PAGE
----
Having invested in a quality garden shed, it is very important to look after it well to ensure a long life. If treated and maintained correctly you should be able to enjoy your shed for many years to come.
Treat timber regularly
Treat your shed with a preservation treatment at regular intervals to get the longest life out of your shed.
Tips for treating your shed:
- Check the instructions of the preservative treatment carefully and make sure you buy one that is suitable for your shed. When choosing your treatment, check it is for use on planed wood and not designed for use on sawn timber.
- Make sure you apply treatment into the gaps and corners.
- If the wood has been stained, painted or varnished, remove this before treating the wood.
- Wait for a spell of good weather to treat your shed.
Cut back trees and plants
Trees and plants growing close to your shed could eventually cause damage – either from holes to the felt or plant leaves causing the wood to become damp. Avoid these problems before they arise by cutting back plants and ensuring no branches overhang the shed.
Check and replace roof felt
A vital part of shed maintenance is keeping an eye on the roof felt. Roof felt on sheds generally lasts about five years – after this time replacing felt will help ensure your shed remains watertight. Check the felt on your shed’s roof regularly and patch up or replace it if you notice any holes or tears, normally caused by storms, falling branches or animals. Quick action is essential to avoid your shed becoming damp.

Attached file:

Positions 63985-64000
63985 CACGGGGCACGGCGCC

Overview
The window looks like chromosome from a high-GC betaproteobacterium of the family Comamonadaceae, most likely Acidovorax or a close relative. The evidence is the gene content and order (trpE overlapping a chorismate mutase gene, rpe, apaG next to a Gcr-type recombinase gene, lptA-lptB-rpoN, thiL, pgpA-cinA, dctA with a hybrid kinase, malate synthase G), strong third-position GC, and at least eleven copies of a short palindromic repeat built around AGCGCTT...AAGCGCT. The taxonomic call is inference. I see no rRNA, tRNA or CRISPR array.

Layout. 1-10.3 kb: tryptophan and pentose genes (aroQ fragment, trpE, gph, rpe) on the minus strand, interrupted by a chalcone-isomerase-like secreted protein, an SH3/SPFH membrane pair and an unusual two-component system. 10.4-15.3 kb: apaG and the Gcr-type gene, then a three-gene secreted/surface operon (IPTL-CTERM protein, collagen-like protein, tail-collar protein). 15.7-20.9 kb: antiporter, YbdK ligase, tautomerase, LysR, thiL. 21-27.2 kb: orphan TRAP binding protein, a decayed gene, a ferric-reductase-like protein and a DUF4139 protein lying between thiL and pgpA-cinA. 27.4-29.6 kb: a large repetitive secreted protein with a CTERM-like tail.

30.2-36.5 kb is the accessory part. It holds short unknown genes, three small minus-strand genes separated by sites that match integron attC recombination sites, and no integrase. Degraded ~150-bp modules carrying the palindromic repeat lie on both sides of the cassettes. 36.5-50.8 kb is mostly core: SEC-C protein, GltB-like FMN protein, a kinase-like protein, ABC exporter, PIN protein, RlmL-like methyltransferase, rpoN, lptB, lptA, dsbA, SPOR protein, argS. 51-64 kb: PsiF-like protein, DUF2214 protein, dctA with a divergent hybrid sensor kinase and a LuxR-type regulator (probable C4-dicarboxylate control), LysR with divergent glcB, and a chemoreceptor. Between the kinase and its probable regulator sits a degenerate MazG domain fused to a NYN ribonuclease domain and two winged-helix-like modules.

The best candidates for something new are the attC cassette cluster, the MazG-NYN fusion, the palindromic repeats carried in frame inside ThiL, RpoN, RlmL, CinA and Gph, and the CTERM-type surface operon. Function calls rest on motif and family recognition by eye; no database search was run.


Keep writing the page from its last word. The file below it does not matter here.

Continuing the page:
Check inside your shed
It is also useful to check inside your shed for any holes, leaks or evidence of damp. A good time to check is after a rainfall so you will be able to easily spot leaks. Again, fix any holes as quickly as possible to avoid your shed becoming damp and at risk of rotting.
Check your base is still level and dry
The right base can ensure your shed lasts as long as possible – making time to construct a sturdy, dry base when building your shed will help it last for many years to come. Regularly check that your base is still level and cannot become waterlogged, both of which could cause the shed to warp, rot and eventually collapse. Also ensure no soil has come into contact with the timber, as this could also cause problems with damp.
Don’t leave it too late
These small regular checks will give your shed the best chance of having a long and useful life. However, if your shed has already become rotten, warped or unstable it may be best to take it down safely rather than risk a collapse.